What does a dovish view mean for the Greenback moving forward? It will be difficult to further drive the currency lower on downgraded policy views. It would simply offer validation. Alternatively, data or event risk that shakes the certainty of lower rates for an extended time would reinforce the Fed’s – yet unchanged – forecast for a mid-2015 first hike. Already offering a measure of doubt, normally dovish Boston Fed President Eric Rosengren remarked that recent market volatility is not in itself “a bad thing” and believed they were still on pace to end close out QE3 on October 29 (though it should be said, neither is a voter). Rate expectations have garnered greater influence over the Dollar and FX market, but only at the allowance of risk trends. Should the focus on volatility and volume continue to take front and center, the currency’s dalliance with rate forecasting will be abandoned quickly. And, there are plenty of sparks to watch for.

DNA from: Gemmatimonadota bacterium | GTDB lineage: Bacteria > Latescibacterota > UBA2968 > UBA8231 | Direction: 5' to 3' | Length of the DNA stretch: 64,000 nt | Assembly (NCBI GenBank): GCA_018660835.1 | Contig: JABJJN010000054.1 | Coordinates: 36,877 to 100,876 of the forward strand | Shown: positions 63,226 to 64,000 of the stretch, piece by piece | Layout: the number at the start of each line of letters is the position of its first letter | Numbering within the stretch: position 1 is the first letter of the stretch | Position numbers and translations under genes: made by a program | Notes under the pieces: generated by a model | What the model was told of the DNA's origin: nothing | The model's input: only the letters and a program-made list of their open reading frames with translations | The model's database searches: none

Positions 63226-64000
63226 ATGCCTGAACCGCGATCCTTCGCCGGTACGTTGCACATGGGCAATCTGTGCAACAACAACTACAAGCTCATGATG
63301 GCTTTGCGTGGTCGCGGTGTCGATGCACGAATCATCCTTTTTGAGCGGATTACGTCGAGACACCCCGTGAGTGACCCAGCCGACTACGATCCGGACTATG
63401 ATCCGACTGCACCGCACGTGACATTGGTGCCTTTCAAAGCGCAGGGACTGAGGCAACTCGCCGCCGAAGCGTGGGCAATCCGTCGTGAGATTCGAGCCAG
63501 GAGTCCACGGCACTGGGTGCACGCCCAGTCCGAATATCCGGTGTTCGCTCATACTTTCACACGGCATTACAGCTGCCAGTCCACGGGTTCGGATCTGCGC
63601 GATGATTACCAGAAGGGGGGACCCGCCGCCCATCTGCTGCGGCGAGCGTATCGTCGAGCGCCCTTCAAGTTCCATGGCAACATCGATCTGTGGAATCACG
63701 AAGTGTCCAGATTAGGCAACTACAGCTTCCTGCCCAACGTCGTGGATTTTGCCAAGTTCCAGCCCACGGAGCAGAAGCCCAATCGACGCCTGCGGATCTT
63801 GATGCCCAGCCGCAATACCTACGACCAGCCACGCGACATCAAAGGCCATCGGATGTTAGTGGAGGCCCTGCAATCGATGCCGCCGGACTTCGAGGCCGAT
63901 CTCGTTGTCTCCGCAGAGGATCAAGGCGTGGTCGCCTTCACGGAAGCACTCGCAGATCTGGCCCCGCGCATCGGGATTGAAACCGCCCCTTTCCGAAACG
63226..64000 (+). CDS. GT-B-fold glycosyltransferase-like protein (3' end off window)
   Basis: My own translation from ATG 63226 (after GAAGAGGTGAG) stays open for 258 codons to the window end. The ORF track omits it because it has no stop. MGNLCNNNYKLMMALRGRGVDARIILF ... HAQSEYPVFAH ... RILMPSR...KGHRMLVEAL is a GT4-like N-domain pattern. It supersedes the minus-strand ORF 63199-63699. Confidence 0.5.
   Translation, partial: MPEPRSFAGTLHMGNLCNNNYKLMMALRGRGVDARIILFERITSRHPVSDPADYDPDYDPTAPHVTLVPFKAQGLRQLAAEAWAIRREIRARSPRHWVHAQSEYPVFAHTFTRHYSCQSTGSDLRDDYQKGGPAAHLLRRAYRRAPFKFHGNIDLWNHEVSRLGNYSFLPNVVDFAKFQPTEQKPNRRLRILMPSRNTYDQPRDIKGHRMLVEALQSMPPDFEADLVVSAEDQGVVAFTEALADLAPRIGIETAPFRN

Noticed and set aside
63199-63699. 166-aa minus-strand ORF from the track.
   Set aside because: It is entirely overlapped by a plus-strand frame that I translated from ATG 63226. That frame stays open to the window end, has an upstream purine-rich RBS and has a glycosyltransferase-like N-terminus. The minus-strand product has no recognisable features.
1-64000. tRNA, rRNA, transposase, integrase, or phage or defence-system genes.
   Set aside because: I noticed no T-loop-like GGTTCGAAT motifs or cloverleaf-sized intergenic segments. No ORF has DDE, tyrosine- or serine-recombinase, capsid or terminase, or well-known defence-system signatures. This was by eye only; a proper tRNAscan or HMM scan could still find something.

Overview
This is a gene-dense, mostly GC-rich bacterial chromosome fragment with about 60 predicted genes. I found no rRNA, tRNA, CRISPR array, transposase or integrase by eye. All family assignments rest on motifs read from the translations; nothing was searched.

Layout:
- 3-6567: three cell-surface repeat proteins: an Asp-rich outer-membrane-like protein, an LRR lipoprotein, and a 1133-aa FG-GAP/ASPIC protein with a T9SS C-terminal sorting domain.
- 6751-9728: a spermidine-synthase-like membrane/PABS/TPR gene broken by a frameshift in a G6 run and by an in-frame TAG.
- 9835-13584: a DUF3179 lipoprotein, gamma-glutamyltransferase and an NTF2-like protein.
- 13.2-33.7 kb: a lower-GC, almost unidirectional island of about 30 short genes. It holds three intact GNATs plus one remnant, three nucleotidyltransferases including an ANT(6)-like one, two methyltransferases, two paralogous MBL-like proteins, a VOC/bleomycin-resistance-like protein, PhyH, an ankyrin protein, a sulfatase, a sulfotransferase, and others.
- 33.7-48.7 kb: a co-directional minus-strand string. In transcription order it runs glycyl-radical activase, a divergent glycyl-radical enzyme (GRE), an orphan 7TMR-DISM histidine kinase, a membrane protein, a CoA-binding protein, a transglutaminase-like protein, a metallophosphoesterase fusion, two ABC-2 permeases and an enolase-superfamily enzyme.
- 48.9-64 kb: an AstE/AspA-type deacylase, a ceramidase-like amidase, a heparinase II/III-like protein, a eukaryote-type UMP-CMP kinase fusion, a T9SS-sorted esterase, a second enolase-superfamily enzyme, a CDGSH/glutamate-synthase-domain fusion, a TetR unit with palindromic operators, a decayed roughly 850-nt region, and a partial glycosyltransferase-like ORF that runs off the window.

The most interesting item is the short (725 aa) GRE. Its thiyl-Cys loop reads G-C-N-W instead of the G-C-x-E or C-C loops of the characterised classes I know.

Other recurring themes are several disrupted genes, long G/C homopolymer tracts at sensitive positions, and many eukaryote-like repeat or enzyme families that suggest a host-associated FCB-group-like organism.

Chinese Renminbi, Global Markets Await Chinese GDP
Top event risk for Tuesday’s trading session – and arguably for the entire week – is the 3Q Chinese GDP release (due at 2:30 GMT). This is the pinnacle among a run of data that includes retail sales, industrial production and fixed assets. Consensus heading into the growth report is for the economy to further cool its pace of expansion to a 7.2 percent clip. That is a remarkable tempo when compared to the US, UK and Eurozone amongst other; but for China, it would represent the worst reading since 1Q 2009 – the height of the global financial crisis and recession. This slowdown is not particularly surprising for economists or market participants as the government is attempting to cool its pace in an effort to transition away from an unsustainable credit-born boom to a more durable consumption-derived growth. What makes this particularly troubling for markets though is that this economy will less effectively act as a counterbalance to another global slowdown.